Anosa of Kavatoetoe, Tuvalu leads his boat to shore before going spearfishing. Climate change has led to rising sea surface temperature, ocean acidification, algae blooms and more, which threatens Anosa’s fishing community.
Residents from Fijian villages examine their Climate Change Risk and Asset Map, which shows areas currently impacted by flood.
Performers greet guests to a festive cultural presentation at the opening of the Third UN Conference on Small Island Developing States in Apia, Samoa.
USAID Mission Director for Philippines and Pacific Islands, Gloria D. Steele, visits the villages of Vunisinu and Nalase in Rewa Province to see the implementation of USAID's Coastal Community Adaptation Project.
About Pacific Islands
Pacific Island nations are among the most vulnerable to the adverse effects of global climate change, as well as being some of the least able to respond. USAID assistance covers 12 Pacific Island nations: Federated States of Micronesia, Fiji, Kiribati, Nauru, Palau, Papua New Guinea, Republic of Marshall Islands, Samoa, Solomon Islands, Tonga, Tuvalu, and Vanuatu.
The region is home to more than 9 million people, major fisheries, coral reefs, and important tropical forests, and is vital to U.S. Security and regional interests. The islands are culturally diverse, with more than 1,000 languages spoken and national populations ranging from less than 10,000 to more than six million. The region’s varied topography includes mountainous islands and low-lying coral atolls, some of which are only 15 feet above sea level.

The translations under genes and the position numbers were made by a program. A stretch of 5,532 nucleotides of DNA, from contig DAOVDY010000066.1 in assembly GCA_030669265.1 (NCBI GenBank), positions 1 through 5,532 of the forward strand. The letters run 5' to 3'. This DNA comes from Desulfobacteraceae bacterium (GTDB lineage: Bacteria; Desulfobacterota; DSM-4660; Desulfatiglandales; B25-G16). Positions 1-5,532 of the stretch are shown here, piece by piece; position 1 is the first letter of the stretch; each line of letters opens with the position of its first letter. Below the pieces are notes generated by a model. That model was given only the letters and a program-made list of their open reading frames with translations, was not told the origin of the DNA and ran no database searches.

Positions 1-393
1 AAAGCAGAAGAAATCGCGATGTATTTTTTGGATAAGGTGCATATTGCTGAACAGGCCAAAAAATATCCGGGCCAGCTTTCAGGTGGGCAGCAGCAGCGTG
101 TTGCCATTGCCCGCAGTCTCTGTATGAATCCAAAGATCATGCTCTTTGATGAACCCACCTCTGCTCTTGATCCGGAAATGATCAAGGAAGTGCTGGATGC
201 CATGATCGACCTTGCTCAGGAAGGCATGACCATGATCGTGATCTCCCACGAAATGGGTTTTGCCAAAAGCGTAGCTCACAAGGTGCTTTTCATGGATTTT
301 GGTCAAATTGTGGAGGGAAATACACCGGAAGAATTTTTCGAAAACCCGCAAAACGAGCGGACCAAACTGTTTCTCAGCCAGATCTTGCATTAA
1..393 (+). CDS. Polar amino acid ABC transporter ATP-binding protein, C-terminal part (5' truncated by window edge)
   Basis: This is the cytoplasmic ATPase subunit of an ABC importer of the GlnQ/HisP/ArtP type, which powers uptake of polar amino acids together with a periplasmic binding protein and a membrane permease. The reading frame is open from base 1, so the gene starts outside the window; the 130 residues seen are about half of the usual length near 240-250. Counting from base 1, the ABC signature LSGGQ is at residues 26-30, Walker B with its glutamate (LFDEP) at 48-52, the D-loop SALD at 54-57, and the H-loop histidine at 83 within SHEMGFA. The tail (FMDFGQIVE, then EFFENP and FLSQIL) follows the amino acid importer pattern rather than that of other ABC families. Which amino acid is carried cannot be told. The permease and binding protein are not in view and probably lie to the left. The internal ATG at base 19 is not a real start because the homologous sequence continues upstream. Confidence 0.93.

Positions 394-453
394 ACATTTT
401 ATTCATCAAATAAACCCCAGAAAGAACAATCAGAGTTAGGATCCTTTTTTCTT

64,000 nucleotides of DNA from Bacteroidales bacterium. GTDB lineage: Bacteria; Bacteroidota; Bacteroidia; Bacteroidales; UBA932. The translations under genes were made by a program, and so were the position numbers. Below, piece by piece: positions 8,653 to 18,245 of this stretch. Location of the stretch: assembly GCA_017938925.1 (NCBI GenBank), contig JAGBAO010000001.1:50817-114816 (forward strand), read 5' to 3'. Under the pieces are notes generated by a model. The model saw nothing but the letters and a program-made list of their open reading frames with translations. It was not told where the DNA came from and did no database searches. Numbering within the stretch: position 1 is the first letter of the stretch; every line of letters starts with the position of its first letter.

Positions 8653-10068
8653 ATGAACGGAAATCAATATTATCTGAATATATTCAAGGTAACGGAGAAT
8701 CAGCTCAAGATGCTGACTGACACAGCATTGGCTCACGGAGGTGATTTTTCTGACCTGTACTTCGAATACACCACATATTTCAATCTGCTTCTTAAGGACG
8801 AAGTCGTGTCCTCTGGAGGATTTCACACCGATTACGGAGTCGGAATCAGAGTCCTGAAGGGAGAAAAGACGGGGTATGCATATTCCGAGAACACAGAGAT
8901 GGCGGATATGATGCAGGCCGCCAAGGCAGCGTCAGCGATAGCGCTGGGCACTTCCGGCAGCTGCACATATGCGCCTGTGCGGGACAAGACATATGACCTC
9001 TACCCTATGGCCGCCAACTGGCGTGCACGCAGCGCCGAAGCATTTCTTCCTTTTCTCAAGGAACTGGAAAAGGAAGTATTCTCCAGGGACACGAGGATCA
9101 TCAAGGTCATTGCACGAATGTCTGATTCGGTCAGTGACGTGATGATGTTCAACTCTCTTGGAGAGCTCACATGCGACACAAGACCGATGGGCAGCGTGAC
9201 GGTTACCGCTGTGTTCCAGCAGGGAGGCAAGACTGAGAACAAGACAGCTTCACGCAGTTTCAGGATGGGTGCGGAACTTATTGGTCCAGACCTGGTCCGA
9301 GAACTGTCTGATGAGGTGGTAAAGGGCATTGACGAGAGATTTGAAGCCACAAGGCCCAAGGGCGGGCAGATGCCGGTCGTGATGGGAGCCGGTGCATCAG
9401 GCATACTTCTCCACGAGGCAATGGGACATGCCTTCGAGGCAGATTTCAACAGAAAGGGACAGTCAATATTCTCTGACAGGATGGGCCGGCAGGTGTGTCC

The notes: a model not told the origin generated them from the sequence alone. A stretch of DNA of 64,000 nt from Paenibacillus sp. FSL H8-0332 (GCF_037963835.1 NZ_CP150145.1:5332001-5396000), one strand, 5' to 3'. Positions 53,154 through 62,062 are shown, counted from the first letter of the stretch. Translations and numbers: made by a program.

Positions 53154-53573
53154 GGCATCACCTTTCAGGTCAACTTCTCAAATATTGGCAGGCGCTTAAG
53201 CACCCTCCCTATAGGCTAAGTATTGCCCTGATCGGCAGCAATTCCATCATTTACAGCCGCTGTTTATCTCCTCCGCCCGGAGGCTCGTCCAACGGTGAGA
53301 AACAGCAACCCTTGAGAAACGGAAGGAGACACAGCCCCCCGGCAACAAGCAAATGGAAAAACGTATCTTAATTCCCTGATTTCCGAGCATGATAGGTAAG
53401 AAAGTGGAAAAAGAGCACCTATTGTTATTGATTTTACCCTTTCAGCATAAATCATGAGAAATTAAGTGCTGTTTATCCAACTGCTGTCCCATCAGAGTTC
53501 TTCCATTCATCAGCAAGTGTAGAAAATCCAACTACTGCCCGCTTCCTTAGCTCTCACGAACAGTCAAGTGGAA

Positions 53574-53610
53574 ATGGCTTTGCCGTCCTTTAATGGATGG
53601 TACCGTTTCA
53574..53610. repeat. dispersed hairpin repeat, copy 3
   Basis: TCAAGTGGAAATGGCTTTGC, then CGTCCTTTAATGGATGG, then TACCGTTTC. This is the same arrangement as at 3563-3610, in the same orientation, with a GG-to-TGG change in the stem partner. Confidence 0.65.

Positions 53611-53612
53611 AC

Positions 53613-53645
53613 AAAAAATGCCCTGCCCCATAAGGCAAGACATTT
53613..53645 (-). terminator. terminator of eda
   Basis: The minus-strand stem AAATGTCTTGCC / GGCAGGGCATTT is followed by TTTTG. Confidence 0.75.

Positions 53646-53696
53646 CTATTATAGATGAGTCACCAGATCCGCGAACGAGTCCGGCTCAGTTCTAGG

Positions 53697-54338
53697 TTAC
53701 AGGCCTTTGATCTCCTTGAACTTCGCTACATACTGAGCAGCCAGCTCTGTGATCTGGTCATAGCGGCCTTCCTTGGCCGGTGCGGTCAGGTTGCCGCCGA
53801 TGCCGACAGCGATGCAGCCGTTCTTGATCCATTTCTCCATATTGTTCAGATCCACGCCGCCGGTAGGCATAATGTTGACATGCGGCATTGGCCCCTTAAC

USAID’s Pacific Islands Office works with Pacific Island nations adapt to the negative impacts of global climate change and environmental degradation; provide disaster mitigation, relief and reconstruction in the Republic of Marshall Islands and Federated States of Micronesia; help the government in Papua New Guinea expand HIV prevention, care and treatment models; build the capacity of women’s organizations in post-conflict Bougainville, Papua New Guinea and support voter education in Fiji.
USAID works closely with Pacific Island governments, regional organizations, and bilateral and multilateral partners to ensure that its assistance yields the highest impact by incorporating lessons learned and best practices from around the world.
Last updated: January 12, 2015